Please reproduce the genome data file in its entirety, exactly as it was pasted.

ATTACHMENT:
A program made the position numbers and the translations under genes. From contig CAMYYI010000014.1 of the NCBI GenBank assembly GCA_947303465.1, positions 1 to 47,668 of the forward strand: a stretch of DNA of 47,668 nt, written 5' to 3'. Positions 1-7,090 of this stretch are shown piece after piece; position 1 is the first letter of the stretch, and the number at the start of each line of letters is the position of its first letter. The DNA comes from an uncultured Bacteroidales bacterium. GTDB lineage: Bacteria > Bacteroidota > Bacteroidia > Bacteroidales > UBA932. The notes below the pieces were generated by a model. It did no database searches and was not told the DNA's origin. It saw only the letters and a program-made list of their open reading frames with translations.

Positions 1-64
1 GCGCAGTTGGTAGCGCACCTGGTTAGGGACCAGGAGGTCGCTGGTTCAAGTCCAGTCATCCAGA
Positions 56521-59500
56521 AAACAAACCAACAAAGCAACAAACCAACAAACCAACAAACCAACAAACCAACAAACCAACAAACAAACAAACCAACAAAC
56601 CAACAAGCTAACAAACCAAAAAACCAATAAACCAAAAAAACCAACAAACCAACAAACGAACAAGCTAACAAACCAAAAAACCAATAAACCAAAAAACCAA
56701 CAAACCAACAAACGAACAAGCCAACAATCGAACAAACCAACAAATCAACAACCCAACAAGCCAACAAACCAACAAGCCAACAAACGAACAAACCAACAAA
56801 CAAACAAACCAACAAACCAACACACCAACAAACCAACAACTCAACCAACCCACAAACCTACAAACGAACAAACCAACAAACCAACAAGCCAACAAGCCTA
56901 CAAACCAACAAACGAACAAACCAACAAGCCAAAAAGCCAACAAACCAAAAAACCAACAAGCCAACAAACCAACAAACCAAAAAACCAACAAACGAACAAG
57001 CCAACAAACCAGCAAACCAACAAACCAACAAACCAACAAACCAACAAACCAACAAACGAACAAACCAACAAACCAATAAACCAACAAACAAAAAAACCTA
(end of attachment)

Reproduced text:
A program made the position numbers and the translations under genes. From contig CAMYYI010000014.1 of the NCBI GenBank assembly GCA_947303465.1, positions 1 to 47,668 of the forward strand: a stretch of DNA of 47,668 nt, written 5' to 3'. Positions 1-7,090 of this stretch are shown piece after piece; position 1 is the first letter of the stretch, and the number at the start of each line of letters is the position of its first letter. The DNA comes from an uncultured Bacteroidales bacterium. GTDB lineage: Bacteria > Bacteroidota > Bacteroidia > Bacteroidales > UBA932. The notes below the pieces were generated by a model. It did no database searches and was not told the DNA's origin. It saw only the letters and a program-made list of their open reading frames with translations.

Positions 1-64
1 GCGCAGTTGGTAGCGCACCTGGTTAGGGACCAGGAGGTCGCTGGTTCAAGTCCAGTCATCCAGA
Positions 56521-59500
56521 AAACAAACCAACAAAGCAACAAACCAACAAACCAACAAACCAACAAACCAACAAACCAACAAACAAACAAACCAACAAAC
56601 CAACAAGCTAACAAACCAAAAAACCAATAAACCAAAAAAACCAACAAACCAACAAACGAACAAGCTAACAAACCAAAAAACCAATAAACCAAAAAACCAA
56701 CAAACCAACAAACGAACAAGCCAACAATCGAACAAACCAACAAATCAACAACCCAACAAGCCAACAAACCAACAAGCCAACAAACGAACAAACCAACAAA
56801 CAAACAAACCAACAAACCAACACACCAACAAACCAACAACTCAACCAACCCACAAACCTACAAACGAACAAACCAACAAACCAACAAGCCAACAAGCCTA
56901 CAAACCAACAAACGAACAAACCAACAAGCCAAAAAGCCAACAAACCAAAAAACCAACAAGCCAACAAACCAACAAACCAAAAAACCAACAAACGAACAAG
57001 CCAACAAACCAGCAAACCAACAAACCAACAAACCAACAAACCAACAAACCAACAAACGAACAAACCAACAAACCAATAAACCAACAAACAAAAAAACCTA